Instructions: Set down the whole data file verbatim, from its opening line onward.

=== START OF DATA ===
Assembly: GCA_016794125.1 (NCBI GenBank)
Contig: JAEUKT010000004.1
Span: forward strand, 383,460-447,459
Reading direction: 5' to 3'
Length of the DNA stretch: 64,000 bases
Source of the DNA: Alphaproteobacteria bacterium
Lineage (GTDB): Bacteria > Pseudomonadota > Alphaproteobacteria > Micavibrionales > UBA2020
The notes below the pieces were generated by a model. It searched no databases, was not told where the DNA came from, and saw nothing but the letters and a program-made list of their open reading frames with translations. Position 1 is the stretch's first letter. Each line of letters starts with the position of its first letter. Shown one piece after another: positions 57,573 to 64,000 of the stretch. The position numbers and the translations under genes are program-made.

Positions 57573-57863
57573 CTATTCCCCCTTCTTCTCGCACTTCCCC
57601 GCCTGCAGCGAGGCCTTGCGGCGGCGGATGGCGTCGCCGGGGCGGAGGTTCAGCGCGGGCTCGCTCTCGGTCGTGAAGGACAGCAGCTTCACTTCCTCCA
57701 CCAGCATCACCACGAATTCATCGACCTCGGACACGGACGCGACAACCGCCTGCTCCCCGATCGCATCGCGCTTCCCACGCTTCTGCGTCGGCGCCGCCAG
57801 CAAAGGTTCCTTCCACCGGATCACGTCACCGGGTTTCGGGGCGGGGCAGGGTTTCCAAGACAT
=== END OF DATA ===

Assembly: GCA_016794125.1 (NCBI GenBank)
Contig: JAEUKT010000004.1
Span: forward strand, 383,460-447,459
Reading direction: 5' to 3'
Length of the DNA stretch: 64,000 bases
Source of the DNA: Alphaproteobacteria bacterium
Lineage (GTDB): Bacteria > Pseudomonadota > Alphaproteobacteria > Micavibrionales > UBA2020
The notes below the pieces were generated by a model. It searched no databases, was not told where the DNA came from, and saw nothing but the letters and a program-made list of their open reading frames with translations. Position 1 is the stretch's first letter. Each line of letters starts with the position of its first letter. Shown one piece after another: positions 57,573 to 64,000 of the stretch. The position numbers and the translations under genes are program-made.

Positions 57573-57863
57573 CTATTCCCCCTTCTTCTCGCACTTCCCC
57601 GCCTGCAGCGAGGCCTTGCGGCGGCGGATGGCGTCGCCGGGGCGGAGGTTCAGCGCGGGCTCGCTCTCGGTCGTGAAGGACAGCAGCTTCACTTCCTCCA
57701 CCAGCATCACCACGAATTCATCGACCTCGGACACGGACGCGACAACCGCCTGCTCCCCGATCGCATCGCGCTTCCCACGCTTCTGCGTCGGCGCCGCCAG
57801 CAAAGGTTCCTTCCACCGGATCACGTCACCGGGTTTCGGGGCGGGGCAGGGTTTCCAAGACAT